Mobile companies to sell customer browsing data??
Mobile phone networks in the UK will announce at this week’s Mobile World Congress in Barcelona that they are to sell data on their customers’ internet activity to advertisers.
The data, collected over the last year, will be used to try and attract more business from potential mobile phone advertisers and match the level of activity in internet advertising.
Mobile industry body the GSM Association (GSMA) is concerned that the economic downturn will stifle the nascent mobile advertising industry at birth, with even the more-established internet model currently seeing a reduction in income. The GSMA says the new data (to be on offer to third parties later this year) will enable adverts to be targeted more accurately, although it is bound to run into trouble with privacy advocates.
The data on offer will include the most browsed websites, the time that sites are being viewed, the number of visits, the duration of visits and demographic data including age ranges and the male/female split.
BT has been criticised for running a permission-based service that uses technology from Phorm that enables it to monitor customers’ internet activity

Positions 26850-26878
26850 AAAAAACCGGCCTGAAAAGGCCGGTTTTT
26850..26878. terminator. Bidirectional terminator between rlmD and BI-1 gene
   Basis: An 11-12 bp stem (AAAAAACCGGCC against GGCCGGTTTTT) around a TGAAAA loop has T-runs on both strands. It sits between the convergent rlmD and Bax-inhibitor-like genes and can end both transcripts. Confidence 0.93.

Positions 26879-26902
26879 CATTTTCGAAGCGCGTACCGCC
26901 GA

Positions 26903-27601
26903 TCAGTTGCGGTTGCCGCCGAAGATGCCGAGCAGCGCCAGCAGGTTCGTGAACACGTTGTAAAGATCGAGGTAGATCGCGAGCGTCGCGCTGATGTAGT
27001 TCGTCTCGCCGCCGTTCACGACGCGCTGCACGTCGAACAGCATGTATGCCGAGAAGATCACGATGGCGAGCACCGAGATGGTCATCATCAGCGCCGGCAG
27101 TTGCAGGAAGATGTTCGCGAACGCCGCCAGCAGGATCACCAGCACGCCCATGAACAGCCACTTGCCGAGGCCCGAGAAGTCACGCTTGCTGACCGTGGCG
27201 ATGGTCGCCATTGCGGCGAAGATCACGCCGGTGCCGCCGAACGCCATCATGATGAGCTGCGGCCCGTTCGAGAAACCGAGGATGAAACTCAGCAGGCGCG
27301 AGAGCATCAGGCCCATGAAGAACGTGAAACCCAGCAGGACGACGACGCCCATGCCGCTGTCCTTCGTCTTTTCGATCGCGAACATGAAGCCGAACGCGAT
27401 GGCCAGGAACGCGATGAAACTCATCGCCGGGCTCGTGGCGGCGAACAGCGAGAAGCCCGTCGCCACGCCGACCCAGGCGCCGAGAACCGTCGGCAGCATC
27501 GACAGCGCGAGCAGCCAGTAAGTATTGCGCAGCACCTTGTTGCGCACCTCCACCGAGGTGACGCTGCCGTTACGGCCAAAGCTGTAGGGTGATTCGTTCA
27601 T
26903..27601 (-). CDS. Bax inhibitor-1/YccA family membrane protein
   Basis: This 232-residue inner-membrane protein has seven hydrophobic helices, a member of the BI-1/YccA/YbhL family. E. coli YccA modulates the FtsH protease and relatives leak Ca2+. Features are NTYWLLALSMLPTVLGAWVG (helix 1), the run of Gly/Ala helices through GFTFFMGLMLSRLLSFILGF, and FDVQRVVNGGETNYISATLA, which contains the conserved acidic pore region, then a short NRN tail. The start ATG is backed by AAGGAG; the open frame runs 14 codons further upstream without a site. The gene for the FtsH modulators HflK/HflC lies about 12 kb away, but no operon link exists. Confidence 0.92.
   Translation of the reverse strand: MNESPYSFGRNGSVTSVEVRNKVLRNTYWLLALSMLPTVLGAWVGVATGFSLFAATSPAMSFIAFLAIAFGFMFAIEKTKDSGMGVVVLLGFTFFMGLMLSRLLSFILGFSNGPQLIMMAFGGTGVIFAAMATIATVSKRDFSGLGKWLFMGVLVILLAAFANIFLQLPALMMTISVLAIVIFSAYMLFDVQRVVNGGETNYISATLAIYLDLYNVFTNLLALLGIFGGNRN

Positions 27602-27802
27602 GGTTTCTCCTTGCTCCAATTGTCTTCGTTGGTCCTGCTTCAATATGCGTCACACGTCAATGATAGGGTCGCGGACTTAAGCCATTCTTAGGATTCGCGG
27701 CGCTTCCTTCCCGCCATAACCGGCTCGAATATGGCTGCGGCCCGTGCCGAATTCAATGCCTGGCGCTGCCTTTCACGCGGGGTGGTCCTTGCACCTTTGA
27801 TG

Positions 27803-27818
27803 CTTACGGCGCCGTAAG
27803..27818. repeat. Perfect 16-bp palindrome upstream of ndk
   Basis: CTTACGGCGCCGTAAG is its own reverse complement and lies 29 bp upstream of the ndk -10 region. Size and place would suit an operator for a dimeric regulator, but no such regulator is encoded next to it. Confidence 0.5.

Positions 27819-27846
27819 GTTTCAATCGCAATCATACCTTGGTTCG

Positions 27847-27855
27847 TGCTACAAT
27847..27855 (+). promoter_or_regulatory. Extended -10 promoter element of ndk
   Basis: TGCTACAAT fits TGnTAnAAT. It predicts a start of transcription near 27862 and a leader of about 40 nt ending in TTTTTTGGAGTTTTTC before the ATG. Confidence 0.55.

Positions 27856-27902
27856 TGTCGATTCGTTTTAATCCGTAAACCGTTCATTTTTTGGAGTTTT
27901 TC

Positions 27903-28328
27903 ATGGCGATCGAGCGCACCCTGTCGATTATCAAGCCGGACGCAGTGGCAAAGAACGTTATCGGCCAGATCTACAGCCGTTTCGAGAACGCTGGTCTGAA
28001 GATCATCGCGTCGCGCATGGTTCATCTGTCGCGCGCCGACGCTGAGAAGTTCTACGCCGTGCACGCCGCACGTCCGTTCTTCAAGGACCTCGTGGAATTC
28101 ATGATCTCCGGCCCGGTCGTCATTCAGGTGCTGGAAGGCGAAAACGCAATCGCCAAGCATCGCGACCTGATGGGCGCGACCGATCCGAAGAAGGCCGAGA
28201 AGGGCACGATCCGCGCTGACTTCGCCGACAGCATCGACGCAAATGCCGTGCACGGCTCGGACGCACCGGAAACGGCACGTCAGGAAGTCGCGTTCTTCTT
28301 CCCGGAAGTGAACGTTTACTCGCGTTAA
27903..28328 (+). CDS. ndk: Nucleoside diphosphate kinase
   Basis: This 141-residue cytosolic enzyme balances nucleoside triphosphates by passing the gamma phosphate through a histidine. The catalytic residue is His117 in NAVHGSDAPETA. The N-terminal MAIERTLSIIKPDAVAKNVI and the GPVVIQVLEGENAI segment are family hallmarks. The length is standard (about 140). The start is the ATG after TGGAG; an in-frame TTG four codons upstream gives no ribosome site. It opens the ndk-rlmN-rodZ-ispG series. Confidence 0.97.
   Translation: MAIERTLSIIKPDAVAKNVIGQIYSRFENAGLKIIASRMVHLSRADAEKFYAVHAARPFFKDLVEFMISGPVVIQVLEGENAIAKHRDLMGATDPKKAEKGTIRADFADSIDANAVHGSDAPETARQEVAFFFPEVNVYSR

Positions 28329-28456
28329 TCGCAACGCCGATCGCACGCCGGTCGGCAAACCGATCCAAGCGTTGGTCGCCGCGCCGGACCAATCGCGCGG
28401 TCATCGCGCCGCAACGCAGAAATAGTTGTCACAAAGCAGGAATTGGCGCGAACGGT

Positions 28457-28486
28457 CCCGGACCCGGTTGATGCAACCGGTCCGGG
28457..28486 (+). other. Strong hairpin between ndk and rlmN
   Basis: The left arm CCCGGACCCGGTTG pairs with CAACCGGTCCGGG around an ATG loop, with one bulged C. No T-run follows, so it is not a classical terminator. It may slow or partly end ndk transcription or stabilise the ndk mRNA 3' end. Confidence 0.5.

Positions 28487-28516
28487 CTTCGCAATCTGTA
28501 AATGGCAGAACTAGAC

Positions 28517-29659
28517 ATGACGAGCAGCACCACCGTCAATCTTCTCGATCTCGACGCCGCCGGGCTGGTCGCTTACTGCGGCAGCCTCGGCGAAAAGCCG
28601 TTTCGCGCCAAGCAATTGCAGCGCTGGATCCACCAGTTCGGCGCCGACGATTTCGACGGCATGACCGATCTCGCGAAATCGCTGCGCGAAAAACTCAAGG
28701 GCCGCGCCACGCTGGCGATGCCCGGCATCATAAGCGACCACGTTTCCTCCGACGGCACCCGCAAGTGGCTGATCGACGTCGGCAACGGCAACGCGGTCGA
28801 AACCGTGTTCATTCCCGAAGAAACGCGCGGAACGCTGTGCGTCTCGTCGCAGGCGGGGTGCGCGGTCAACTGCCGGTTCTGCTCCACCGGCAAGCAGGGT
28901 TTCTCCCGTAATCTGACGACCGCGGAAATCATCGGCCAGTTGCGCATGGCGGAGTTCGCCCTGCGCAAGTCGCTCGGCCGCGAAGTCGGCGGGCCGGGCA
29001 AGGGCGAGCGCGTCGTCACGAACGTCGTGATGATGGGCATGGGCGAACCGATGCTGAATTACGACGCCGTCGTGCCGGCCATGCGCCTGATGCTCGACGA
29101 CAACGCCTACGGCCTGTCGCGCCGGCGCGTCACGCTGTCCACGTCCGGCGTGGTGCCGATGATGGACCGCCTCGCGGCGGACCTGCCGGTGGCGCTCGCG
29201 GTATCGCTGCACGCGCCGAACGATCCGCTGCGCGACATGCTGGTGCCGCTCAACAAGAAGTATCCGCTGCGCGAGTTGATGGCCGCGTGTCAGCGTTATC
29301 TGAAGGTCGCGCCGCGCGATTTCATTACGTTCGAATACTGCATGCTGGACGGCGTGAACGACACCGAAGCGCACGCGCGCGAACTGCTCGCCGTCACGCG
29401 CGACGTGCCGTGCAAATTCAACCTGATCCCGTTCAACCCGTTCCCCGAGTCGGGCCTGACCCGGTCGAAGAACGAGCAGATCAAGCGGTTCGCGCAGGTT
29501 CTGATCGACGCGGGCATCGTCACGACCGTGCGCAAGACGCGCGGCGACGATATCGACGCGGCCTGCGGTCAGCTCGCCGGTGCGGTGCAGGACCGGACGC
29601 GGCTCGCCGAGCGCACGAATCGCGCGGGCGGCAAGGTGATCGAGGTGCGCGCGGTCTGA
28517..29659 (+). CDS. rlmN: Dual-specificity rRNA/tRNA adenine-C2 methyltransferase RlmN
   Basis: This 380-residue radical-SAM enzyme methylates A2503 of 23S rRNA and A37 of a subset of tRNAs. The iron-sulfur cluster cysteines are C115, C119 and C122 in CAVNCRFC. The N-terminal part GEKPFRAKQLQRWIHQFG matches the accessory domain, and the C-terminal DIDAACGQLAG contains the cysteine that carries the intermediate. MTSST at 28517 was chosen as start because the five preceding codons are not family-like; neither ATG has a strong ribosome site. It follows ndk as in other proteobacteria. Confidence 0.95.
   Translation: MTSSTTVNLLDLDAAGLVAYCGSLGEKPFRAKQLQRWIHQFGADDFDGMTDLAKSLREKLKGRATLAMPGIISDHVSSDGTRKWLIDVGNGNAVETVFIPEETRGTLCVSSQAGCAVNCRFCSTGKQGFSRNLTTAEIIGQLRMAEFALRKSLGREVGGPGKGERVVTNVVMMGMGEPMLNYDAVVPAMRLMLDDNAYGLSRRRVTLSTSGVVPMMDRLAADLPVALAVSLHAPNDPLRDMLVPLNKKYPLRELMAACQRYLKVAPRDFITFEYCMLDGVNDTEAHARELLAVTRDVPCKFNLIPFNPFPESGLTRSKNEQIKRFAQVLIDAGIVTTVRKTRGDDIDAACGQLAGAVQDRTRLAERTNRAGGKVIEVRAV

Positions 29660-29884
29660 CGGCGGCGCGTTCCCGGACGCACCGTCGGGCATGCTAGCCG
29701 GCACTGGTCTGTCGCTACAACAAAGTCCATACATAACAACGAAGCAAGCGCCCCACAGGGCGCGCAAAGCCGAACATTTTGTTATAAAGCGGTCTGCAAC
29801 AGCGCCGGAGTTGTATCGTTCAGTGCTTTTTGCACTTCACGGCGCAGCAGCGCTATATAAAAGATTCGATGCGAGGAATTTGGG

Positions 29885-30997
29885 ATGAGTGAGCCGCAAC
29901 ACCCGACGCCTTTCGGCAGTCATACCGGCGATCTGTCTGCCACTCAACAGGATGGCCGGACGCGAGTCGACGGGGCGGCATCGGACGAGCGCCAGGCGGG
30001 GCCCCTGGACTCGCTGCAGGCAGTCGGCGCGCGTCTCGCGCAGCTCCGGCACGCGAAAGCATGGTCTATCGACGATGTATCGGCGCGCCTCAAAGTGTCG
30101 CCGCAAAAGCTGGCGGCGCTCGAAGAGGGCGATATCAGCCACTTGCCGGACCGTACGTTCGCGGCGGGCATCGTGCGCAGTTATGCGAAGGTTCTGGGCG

The GSMA said it has been told by European regulators that its service complies with EU laws. It added that any advertising activity connected to personal information would be done on an opt-in basis.
The association’s trial involved the UK’s five mobile networks – 3, O2, Orange, T-Mobile and Vodafone – and used deep packet inspection technology to collect data covering about half the country’s entire mobile web traffic.
The trial results, released today, found that 68% of mobile phone users visited their network’s online portal while the most popular “off-portal” website was Google. Facebook was the most popular site for mobile isers with an average of 24 minutes a day spent on it, compared with 27.5 minutes by computer users.